Stop and smell the claret cactus cup or, in this case, stop and stare at the lizard.

Stop and smell the claret cactus cup or, in this case, stop and stare at the lizard.

7. Ride with that group.

You know how we all have multiple groups of bike buddies?  You’ve got those people you ride with when you want to PR on a section of trail, or when you’re attempting a KOM/QOM.  You’ve got that group you like to cruise with on “lazy” ride days.  Then you’ve got your core group: a friend, a spouse, a family member.  These are the people who don’t care about how fast or slow you are, which obstacles you ride or don’t, or even which trail you ride.  They just like to bike with you, period.  This is the time to ride with that group.  Maybe you’ll be at the top of your game on this first ride out!  But more than likely, you’ll still be worried about your reconstructed ACL, your recently-healed collarbone, or that scab still healing on your leg.  You want to be with the folks you feel the most comfortable around.

Ride with the group that supports you - even when you need to stop and take a breather.

Ride with the group that supports you – even when you need to stop and take a breather.

8. Put it out of your mind.

This ride is not the time to replay the crash in your head.  It’s not the time to think about how you just hit that one rock wrong and then suddenly there was blood and… NO.  Clear your mind of that crash.  Do whatever it takes to ride with a clear mind.  Sing a song in your head, keep up a steady conversation with anyone around, even talk to yourself if you have to.

9. Take the next step.

Probably, at some point, you’ll have to again face that obstacle on which you crashed.  On our Western Rim ride, I walked the ledge that I endoed on for a few months. I wouldn’t even attempt it.  No one bugged me about it.  Then one day, I was feeling confident.  I was riding with my boyfriend and, as he got closer to the ledge, I noticed he slowed down so that I could see exactly which line he took down the ledge.  I took a deep breath and followed him down it–successfully!

Recently crashed in the Prime Cut rock garden?  Take your time, but try it again!

Recently crashed in the Prime Cut rock garden? Take your time, but try it again!

You always have to face down that obstacle.  You can’t let it win.  You can leave it alone for a while.  Let it think it’s beaten down another biker.  But then, when that ledge, that jump, that tight drop thinks it has won, you go out there and conquer it.  Maybe it takes you only 3 weeks, maybe it takes you a year.  In either case, facing down your fear is truly the only way to fully recover from a crash.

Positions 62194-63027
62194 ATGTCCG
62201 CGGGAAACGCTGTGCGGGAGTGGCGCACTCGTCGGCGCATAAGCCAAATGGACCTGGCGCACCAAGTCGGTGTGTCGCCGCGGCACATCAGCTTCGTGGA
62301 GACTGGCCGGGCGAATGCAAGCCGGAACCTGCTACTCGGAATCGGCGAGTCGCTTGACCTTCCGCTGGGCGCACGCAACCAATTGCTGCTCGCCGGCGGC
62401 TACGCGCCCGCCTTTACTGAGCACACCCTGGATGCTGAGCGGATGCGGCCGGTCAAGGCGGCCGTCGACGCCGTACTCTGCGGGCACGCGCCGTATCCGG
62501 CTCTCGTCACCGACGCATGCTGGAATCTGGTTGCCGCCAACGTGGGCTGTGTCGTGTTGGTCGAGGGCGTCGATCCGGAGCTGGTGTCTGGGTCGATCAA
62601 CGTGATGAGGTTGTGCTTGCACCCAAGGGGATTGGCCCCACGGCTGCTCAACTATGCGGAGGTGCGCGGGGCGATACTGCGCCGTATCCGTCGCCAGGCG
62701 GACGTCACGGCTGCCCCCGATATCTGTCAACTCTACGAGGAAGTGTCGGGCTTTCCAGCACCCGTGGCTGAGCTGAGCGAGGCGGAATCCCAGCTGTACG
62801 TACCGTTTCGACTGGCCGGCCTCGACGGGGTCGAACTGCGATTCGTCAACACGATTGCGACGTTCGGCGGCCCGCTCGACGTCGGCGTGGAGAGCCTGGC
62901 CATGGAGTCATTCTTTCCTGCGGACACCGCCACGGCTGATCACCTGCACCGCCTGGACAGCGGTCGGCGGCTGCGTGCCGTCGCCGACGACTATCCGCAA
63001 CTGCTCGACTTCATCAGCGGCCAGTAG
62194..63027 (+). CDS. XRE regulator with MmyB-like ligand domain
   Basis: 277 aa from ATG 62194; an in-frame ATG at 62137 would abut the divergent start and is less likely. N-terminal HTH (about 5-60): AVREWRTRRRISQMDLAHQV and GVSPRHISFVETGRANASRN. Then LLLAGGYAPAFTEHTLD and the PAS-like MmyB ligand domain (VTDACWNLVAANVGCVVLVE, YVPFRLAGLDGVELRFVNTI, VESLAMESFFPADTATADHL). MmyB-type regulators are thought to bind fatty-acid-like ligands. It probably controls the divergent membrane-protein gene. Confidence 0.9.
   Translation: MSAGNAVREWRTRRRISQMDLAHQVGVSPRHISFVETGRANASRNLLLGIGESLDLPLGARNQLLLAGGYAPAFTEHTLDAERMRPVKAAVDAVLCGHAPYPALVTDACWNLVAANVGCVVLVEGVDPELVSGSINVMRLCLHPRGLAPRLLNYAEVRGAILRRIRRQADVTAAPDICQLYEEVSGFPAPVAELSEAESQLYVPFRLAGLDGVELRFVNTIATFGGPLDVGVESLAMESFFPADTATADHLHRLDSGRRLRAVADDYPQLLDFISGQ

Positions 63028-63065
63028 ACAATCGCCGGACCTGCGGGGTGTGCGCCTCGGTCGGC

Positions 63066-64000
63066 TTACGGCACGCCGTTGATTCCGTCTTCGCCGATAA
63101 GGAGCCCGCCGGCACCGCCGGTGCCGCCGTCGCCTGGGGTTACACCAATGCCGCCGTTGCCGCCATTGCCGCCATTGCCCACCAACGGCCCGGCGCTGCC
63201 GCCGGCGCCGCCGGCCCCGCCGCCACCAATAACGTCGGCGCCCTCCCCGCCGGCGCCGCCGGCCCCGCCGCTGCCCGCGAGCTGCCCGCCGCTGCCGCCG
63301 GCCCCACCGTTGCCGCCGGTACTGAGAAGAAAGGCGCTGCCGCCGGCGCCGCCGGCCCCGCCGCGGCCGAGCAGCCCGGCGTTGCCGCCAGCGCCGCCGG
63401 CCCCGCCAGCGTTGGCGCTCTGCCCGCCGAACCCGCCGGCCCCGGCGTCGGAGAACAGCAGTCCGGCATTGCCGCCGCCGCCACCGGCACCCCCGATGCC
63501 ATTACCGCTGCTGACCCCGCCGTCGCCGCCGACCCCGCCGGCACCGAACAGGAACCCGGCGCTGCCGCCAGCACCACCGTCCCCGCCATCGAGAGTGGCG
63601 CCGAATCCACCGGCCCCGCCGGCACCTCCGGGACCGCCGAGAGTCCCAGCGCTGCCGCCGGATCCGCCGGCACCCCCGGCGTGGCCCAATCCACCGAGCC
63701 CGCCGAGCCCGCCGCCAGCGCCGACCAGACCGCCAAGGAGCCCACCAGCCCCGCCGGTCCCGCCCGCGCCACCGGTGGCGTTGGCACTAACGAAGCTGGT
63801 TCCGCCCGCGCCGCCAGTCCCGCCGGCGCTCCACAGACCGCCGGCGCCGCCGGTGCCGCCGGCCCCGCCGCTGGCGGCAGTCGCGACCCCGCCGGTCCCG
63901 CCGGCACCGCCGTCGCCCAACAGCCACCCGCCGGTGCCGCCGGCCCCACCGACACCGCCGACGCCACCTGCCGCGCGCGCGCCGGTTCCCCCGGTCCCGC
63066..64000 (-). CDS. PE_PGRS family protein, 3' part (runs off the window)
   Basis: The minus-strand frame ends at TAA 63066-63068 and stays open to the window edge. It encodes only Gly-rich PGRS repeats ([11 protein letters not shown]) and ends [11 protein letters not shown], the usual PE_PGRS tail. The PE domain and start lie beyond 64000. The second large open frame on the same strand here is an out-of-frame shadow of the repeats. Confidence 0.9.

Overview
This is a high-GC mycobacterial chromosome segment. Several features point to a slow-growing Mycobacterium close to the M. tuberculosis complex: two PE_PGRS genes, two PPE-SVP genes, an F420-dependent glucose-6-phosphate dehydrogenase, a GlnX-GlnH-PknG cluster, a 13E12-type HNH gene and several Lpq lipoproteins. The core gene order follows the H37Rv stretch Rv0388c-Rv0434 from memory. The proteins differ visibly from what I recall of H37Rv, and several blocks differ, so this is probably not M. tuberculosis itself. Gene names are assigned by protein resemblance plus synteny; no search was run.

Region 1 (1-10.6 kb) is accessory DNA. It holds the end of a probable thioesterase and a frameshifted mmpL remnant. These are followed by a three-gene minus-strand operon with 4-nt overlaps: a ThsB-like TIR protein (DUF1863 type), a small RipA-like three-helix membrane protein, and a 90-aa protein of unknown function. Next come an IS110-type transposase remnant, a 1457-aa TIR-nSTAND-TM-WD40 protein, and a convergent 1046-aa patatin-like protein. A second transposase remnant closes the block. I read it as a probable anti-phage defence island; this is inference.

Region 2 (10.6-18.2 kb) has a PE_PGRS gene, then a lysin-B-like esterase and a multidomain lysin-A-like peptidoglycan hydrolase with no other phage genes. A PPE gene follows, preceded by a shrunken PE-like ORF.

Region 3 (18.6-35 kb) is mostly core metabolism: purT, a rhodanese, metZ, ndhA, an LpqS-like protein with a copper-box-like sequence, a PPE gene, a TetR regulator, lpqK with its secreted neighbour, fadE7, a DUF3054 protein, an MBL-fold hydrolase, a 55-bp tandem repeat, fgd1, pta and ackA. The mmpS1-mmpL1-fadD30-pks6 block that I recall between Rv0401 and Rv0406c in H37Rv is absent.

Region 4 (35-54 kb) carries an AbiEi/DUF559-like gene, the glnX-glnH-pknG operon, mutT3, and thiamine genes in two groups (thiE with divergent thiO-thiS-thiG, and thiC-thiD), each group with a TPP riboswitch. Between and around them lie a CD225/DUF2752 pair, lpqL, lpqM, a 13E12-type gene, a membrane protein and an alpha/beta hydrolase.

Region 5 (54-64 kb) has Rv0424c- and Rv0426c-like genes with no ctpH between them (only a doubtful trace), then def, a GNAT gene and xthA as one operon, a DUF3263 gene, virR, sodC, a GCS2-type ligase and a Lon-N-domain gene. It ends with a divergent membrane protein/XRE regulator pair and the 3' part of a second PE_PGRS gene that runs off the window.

So no matter what route you choose, from the get-right-back-on-the-bike method to the slower, but effective, easing-back-into-it method, just do your best to get back on your bike.  You’ll be glad you did.

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# Comments

  • John Fisch

    Mostly mental? Try telling that to my dislocated shoulder and the 13 stitches in my kneecap!

    Seriously, though–great article! Each of your 9 points is spot on. I learned the value of points 2&5 long before I started cycling. After some massive, painful and scary biff while skiing, I would simply do #1 (get back on the skis) depart the rock-strewn cliffs for a bit and head back to a groomer (trail/obstacles I could easily handle) where I would employ #s 3, 4, &6. After getting my wits about me on a groomer, it was back into an easier non-groomed trail, maybe through some relatively easy moguls or widely spaced trees. After a few runs, I was back where I biffed and ready to rock.

    Works just as well with bikes.

    • mtbikerchick

      Ah you’re right! It all applies to that other favorite sport as well…Although 13 stitches? OUCH!

  • afullsodacan

    Yeah. I just broke my back (T12) about 5 weeks ago on my home trail on an obstacle I have ridden ever since I first rode there. I found it hard to believe since that is probably one of the trails I am most comfortable with since I have ridden it the most, and the obstacle is just a roughly 2 foot wide bridge that goes about 3 feet in the air–something commonplace for me, but it just goes to show how you can sometimes get hurt very badly when you least expect it.

    I think one lesson from the crash is that sometimes it can be dangerous to get too comfortable with a trail. I believe I got a little overconfident and got too much speed to be able to make it onto the bridge after a little root drop and a curve.